For a mo­ment or two in the first few hours, it seems as if Piz­zolotto may be work­ing up a sub­dued par­al­lel to the real-life case of the West Mem­phis Three, the teenagers who were wrongly con­victed of the 1993 mur­ders of three young Arkansas boys, which hyped-up prose­cu­tors at­trib­uted to sa­tanic in­flu­ences. (In­trigued? Use your HBO ac­cess to go back and watch the Par­adise Lost doc­u­men­taries.)

This is nowhere near that in­trigu­ing, but if True De­tec­tive ex­cels at any­thing, it would be the art­ful way it sets a mood and de­picts a nowhere. The dirty south is brought to life (and death) in bleak and back­wa­ter hues, keep­ing in mind that part of the ef­fort here is to make way for an alt-blues playlist. By now, True De­tec­tive view­ers should be primed to see style pre­vail over sub­stance — the only ques­tion is to what de­gree the story might get a chance to grab us, too.

A third prong of the nar­ra­tive takes place in 1990, nearly 10 years af­ter the orig­i­nal case, when new ev­i­dence re­opens ev­ery­thing, in­clud­ing emo­tional wounds.

Hays, of course, has ap­par­ently been plagued by doubt the en­tire time, spurred in part by a lo­cal school teacher and love in­ter­est, Amelia Rear­don (Car­men Ejogo), who be­comes so in­trigued by the case that, by the time she and Hays are mar­ried with chil­dren in 1990, she has writ­ten a non-fiction book about its grisly na­ture and loose ends.

If it seems I’m be­ing vague, it’s out of my sworn duty to pro­tect what lit­tle ac­tion and story de­vel­op­ment re­main. Ali gives a strong per­for­mance at all three points of Hays’ life — first as a young de­tec­tive do­ing his best to tamp down some Viet­nam War-re­lated trauma; then, a decade later, as a hus­band and fa­ther whose rep­u­ta­tion hangs on a new in­ves­ti­ga­tion; and later as a pre­oc­cu­pied re­tiree whose mem­o­ries and de­duc­tions live in a fog of re­morse. “With what­ever brains I got left,” Hays de­clares, “I want to fin­ish this.”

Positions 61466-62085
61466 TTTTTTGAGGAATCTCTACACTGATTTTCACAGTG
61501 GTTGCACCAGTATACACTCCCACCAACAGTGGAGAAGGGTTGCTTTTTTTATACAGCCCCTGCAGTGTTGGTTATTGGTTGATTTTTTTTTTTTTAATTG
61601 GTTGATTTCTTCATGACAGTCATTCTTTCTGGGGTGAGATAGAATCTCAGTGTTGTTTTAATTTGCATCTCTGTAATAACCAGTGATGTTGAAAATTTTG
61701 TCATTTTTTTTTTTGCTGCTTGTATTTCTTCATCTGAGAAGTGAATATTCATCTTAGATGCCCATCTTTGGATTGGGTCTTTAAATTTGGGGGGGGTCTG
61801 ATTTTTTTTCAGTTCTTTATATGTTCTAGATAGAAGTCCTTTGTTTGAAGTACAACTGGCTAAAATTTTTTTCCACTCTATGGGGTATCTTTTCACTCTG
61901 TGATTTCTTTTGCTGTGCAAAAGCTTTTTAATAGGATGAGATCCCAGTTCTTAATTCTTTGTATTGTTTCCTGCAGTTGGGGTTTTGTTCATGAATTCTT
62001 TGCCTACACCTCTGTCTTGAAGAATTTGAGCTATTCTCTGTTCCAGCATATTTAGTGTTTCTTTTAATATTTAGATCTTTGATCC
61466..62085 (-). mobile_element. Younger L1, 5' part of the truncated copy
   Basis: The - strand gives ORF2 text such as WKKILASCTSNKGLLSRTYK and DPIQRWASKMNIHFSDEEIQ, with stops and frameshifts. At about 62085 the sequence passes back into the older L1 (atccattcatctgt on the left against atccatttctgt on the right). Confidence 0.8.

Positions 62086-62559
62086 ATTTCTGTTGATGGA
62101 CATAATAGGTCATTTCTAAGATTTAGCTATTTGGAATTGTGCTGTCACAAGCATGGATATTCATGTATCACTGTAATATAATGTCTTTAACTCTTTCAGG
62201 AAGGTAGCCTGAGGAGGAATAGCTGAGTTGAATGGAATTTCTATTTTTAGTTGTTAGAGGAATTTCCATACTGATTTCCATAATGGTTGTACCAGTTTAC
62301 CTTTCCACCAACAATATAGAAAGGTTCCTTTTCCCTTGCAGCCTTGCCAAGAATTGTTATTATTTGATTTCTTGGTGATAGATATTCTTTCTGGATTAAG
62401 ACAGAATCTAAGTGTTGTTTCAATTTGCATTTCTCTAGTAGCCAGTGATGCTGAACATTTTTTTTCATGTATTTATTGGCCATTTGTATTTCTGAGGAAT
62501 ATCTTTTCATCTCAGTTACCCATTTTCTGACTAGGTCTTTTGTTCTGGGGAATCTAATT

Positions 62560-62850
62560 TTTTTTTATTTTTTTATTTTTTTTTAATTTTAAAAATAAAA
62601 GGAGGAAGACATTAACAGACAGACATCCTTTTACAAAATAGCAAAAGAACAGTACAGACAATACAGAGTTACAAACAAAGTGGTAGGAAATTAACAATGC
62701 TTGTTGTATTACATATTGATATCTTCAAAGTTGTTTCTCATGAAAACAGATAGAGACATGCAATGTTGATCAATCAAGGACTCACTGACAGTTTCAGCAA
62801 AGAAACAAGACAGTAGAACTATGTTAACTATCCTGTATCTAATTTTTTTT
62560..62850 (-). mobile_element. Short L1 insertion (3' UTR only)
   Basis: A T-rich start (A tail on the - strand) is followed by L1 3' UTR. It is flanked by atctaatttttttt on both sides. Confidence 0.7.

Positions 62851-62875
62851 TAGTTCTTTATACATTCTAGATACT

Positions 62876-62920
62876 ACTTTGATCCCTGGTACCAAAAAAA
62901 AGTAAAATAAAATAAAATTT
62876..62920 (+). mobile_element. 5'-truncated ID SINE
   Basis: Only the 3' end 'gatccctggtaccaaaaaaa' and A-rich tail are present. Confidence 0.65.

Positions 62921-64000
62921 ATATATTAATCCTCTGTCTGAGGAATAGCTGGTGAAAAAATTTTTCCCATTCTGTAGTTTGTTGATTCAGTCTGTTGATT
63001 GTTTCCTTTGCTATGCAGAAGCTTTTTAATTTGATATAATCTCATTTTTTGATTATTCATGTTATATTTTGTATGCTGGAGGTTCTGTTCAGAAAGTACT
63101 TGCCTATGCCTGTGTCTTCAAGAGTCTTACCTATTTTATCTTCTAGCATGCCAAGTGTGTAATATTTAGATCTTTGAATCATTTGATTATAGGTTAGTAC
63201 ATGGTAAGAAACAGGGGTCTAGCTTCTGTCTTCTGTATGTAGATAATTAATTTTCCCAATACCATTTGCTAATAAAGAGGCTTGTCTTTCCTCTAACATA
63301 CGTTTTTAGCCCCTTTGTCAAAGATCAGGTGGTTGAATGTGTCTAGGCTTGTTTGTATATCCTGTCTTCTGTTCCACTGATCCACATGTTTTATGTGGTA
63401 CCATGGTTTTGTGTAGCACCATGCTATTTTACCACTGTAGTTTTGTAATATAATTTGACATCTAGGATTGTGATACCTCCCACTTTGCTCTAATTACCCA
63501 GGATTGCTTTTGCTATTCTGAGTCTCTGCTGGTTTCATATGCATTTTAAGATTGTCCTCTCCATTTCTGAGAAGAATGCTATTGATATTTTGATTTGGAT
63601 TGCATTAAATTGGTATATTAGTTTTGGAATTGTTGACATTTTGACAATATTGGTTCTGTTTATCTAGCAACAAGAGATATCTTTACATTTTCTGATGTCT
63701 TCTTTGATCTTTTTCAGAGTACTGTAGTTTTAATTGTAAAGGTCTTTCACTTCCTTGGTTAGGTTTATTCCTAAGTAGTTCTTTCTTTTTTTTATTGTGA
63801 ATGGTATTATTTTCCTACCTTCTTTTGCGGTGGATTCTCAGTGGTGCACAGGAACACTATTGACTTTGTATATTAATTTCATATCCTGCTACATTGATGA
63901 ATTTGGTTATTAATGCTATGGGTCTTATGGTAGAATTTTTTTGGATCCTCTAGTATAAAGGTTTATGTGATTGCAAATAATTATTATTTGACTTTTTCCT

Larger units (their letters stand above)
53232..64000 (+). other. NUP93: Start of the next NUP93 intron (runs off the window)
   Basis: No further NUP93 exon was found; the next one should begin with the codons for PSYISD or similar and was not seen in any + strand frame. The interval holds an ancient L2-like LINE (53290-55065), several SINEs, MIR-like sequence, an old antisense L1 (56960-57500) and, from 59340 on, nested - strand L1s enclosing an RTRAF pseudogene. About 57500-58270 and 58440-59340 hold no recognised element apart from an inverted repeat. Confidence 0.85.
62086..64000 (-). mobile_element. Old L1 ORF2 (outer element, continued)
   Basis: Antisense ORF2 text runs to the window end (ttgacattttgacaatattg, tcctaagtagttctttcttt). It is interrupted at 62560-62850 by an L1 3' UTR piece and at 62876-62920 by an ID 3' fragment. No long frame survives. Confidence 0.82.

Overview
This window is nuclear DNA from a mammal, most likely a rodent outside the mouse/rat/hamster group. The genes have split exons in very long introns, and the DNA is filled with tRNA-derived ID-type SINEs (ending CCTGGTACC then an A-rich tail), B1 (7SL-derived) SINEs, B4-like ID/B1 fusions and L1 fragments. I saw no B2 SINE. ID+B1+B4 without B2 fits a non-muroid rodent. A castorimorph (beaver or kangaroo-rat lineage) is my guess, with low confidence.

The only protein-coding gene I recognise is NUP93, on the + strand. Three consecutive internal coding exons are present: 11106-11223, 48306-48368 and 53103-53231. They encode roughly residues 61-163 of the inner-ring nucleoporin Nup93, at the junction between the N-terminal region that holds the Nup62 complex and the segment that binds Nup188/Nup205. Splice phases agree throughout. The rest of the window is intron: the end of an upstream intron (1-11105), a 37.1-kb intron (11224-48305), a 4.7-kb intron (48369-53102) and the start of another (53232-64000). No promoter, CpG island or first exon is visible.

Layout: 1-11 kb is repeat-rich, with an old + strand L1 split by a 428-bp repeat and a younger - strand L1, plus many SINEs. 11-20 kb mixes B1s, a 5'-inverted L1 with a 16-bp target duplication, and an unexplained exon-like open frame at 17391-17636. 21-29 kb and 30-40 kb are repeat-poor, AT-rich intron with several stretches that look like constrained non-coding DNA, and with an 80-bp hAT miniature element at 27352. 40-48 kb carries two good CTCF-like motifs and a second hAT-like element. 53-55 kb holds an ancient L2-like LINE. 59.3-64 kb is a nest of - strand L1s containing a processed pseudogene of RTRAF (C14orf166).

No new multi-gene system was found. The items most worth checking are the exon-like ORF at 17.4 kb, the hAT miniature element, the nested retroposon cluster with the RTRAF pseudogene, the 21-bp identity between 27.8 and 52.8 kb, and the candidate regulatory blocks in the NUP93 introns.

What’s more re­mark­able is how Ali el­e­vates the ma­te­rial with­out much help from the scripts. Piz­zolotto has been per­suaded, for the most part, to lose the fancy para­graphs of mono­logues that de­fined McConaughey’s True De­tec­tive (re­mem­ber “time is a flat cir­cle” and all that?) and re­placed them with your ba­sic, ser­vice­ably noir pat­ter: old cops curs­ing at one an­other, spouses snarling at each other and sus­pects cryp­ti­cally deny­ing any wrong­do­ing.

The lack of imag­i­na­tion ex­tends to the fe­male char­ac­ters, which was one of True De­tec­tive’s orig­i­nal flaws. “I have the soul of a whore,” Gum­mer’s Lucy tells Ejogo’s char­ac­ter at one point. “What kind of woman hates the only things that have ever shown her love?”

In words and mo­ments like this, it’s clear that Piz­zolotto still thinks like a nov­el­ist, which is what he was be­fore HBO first bought his idea for True De­tec­tive and made him a showrun­ner. His show strug­gles to find its sweet spot as a work of tele­vi­sion, maybe be­cause it’s con­ceived with a pace and style that is bet­ter suited to the page.

It can’t be easy to learn how to make TV on such high-pro­file terms. My hunch is that if True De­tec­tive aired on USA, TNT or even HBO-owned Cine­max, the stakes wouldn’t be as high as they are, and half of us would have never heard of the show. Hope springs eter­nal for True De­tec­tive, but so does the let­down.


Ac­tors Stephen Dorff (left) and Ma­her­shala Ali do their best to breathe life into an oth­er­wise flat of­fer­ing in the lat­est in­stal­ment of HBO’s True De­tec­tive.